But that part of the scare was to come later.

The police were called.  We were traced to the local restaurant, driving home to our house ablaze with lights and the whirring lights of the police cars.  We had been told that Debbie was “safe”.  But what did that mean??  I always thought I could handle things well.  I could take charge.  Not now.  In one moment, I let myself down.  The strong person that had served me well over the years disappeared.  Melted away.  Only instinct told me to ignore the other activity and run to my daughter’s side, sit down, hold her hand, listen.    Surprisingly, I did not see tears from her.  Perhaps, tears would come later.  She repeated her story to the police, saying that the lookout robber thought she was one of his team until he turned to see a young girl there.  She had taken a short-cut through the neighbors’ back yards instead of following the sidewalk so the lookout hadn’t seen her arrive.   In an instant, the possibilities – possibilities we have all read about as to what could have followed – flashed in slow motion through my mind.  My own tears fell and inside I was saying – over and over – “thank God, thank God, nothing happened to her”.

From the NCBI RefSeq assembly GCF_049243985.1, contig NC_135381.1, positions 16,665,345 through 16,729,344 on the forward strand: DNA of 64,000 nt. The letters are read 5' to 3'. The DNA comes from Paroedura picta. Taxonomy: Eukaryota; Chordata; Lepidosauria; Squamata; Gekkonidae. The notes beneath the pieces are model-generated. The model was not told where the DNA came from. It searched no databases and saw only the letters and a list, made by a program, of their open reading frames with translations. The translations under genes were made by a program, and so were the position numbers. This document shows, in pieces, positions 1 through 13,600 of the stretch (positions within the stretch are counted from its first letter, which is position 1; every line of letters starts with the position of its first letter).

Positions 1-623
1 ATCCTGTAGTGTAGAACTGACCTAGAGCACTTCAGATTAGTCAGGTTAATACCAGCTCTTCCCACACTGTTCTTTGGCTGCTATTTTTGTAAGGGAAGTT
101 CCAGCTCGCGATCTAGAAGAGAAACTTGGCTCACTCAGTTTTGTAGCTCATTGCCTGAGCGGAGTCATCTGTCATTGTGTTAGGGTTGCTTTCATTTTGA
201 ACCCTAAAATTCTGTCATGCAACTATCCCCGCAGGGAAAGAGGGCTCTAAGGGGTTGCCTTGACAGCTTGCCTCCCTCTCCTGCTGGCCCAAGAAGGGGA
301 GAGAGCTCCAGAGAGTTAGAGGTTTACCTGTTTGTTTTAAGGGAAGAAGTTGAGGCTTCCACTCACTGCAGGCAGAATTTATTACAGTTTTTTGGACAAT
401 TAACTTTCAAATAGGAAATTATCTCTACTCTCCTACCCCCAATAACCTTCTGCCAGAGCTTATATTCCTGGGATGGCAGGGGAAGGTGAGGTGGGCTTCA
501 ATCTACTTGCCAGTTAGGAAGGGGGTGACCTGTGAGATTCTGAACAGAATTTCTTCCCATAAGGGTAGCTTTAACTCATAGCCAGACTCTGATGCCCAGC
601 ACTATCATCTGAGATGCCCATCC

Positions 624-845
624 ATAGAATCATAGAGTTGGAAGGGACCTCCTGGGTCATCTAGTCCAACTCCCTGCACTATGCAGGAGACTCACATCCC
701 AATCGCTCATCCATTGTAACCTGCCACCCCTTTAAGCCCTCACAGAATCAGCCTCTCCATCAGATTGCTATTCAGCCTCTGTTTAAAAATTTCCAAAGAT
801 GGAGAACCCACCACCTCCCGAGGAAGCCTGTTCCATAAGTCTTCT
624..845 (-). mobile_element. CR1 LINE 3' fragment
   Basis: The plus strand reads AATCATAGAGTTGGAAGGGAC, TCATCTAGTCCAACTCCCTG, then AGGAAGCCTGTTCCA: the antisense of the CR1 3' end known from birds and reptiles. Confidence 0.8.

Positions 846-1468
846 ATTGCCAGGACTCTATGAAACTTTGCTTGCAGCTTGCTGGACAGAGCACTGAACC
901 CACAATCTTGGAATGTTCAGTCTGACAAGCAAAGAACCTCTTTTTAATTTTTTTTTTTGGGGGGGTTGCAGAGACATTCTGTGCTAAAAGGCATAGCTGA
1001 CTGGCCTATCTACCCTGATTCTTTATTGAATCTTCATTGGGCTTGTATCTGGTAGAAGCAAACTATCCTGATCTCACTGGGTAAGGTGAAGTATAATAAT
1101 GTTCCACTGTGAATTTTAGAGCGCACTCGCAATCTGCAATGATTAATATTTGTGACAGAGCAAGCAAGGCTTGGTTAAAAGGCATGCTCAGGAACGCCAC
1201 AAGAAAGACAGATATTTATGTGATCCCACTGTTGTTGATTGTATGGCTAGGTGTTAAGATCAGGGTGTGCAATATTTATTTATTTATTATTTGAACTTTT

Perhaps the most unnerving part was the local newspapers playing the story up big.  Little crime took place in the village, and so they put in all the particulars — as well as her name and her age (14).  The worry then became that the five men had to guess that she might be able to identify them.  Would there be threats or something worse perhaps?

The men were not caught.  For a time – no matter where she was –  we worried about Debbie’s safety.  But walking into a completely locked house, having one of the robbers actually think that she was one of them before he charged after her, suggested the need for some counseling for her.